Everything started when I invited my former PhD supervisor, Patrick Rousseau (ion-molecule collision physicist in Caen, France), to collaborate with my new team to do some molecular photodissociation experiments at the intense XUV beamline of Lund University (Sweden) where I was doing my postdoc with Per Johnsson. Together, we wrote a successful beamtime proposal through the Laserlab-Europe initiative to study the fragmentation dynamics of adamantane molecules.
Adamantane is the prototypical diamondoid molecule, which due to its high stability is of high interest both in astrophysics and for nanotechnology. The molecule has a carbon cage terminated by hydrogen atoms and has the formula C10H16. We used femtosecond XUV pulses obtained via high-order harmonic generation to ionise adamantane. Most of the molecules were singly ionised and some doubly ionised. We measured the charged products of interaction by a double-sided velocity map imaging spectrometer enabling the collection of ion and electron momenta in a synchronous manner.
At the end of the beamtime we had collected really nice data and we started to analyse them meticulously. We realised at an early stage that we needed the help of theoreticians to understand the complex fragmentation pattern that we obtained. We then called upon the old alliance, Sergio Díaz-Tendero from UAM (Spain), to perform molecular dynamics simulations and potential energy surface determination. We also called for the new hope, Néstor A. Aguirre from Los Alamos National Laboratory (USA), to provide fragmentation energetics using statistical fragmentation methods. Their support gave a new dimension to and interpretation of the data.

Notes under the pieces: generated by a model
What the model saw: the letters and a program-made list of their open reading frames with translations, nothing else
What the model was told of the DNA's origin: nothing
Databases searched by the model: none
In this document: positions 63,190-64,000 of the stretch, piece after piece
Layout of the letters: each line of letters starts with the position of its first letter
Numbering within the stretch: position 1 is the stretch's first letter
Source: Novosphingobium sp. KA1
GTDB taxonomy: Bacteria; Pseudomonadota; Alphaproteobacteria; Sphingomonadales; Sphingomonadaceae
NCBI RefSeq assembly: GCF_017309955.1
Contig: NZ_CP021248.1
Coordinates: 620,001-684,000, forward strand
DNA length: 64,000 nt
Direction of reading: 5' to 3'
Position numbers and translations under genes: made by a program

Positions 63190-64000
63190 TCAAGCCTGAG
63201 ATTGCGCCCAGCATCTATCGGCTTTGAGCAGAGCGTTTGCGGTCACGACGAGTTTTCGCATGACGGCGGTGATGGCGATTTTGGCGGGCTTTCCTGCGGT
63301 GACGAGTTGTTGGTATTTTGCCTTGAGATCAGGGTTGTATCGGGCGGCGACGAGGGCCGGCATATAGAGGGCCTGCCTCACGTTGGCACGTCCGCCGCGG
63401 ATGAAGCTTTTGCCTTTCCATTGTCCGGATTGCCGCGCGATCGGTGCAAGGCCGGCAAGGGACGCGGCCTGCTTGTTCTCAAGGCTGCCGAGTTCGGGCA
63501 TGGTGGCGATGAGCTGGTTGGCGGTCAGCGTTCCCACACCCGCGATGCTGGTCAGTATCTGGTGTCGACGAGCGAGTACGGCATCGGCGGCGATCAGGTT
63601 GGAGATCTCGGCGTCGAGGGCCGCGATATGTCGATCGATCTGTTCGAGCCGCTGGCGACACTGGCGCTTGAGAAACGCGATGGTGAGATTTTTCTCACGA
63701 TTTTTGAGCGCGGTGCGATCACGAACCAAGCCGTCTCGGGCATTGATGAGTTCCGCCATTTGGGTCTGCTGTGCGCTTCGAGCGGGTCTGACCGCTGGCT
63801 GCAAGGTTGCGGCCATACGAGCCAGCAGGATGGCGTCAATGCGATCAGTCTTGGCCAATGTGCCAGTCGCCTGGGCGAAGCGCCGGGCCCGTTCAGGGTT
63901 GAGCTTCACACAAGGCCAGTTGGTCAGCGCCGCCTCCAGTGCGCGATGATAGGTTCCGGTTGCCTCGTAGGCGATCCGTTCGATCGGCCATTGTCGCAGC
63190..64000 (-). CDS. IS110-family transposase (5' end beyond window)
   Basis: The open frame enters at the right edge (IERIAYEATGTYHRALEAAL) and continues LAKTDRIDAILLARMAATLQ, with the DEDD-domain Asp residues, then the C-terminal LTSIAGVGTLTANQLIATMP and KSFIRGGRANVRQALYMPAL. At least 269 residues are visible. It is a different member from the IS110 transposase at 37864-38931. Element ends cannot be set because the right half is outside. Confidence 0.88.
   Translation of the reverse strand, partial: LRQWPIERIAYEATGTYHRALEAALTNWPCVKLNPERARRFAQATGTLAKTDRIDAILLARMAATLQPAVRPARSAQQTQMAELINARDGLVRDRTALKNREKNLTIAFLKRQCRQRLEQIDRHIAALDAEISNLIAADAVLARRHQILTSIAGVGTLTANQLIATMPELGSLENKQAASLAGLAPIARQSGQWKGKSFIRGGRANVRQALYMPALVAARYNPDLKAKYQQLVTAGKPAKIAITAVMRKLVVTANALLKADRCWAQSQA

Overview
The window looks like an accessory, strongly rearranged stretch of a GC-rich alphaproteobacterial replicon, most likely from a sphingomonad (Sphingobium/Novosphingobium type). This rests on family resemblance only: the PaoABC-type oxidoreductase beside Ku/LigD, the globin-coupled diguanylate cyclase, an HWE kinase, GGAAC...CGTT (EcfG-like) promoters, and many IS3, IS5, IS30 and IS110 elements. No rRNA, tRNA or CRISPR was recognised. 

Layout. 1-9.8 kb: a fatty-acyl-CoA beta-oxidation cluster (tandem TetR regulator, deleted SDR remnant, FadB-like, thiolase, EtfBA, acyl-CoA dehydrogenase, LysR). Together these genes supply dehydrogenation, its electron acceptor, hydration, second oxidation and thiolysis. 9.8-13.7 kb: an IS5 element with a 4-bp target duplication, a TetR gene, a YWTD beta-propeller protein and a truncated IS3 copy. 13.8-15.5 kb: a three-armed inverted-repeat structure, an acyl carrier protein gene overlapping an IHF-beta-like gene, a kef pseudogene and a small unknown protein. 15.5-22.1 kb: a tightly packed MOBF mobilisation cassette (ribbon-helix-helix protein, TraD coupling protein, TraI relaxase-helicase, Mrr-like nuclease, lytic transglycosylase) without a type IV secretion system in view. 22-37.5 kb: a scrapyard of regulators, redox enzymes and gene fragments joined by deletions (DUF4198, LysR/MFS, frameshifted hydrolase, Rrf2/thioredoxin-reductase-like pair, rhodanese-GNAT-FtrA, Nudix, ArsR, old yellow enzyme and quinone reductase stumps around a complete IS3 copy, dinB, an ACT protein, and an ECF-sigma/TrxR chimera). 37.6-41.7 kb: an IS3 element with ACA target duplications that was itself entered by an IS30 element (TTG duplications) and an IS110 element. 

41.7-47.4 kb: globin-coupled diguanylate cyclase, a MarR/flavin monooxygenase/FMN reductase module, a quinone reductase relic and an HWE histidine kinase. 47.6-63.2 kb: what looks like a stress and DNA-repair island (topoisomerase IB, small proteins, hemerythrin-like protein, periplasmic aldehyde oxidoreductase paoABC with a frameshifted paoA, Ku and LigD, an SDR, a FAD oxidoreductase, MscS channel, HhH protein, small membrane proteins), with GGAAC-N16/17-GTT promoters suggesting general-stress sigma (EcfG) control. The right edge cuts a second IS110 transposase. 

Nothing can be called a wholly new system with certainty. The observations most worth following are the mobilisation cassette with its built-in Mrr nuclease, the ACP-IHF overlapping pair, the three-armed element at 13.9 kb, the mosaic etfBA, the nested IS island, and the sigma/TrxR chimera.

As a main result we were able to show that the doubly charged adamantane molecule is metastable and will spontaneously dissociate. But, preceding dissociation, the cage structure will open and hydrogen migration(s) will occur (see figure above). In addition, we were able to assess the energetic picture of the dication processes thanks to the measured ion and electron kinematics combined with theoretical calculations, allowing us to discuss the internal energy distribution of the system.
Finally, we succeeded to get insight into the fragmentation dynamics of adamantane cations.
These results call for time-resolved experiments. We are about to start some (XUV-XUV pump-probe) at the free electron laser FLASH2 (beamline FL26) in Hamburg, Germany end of February, so stay tuned!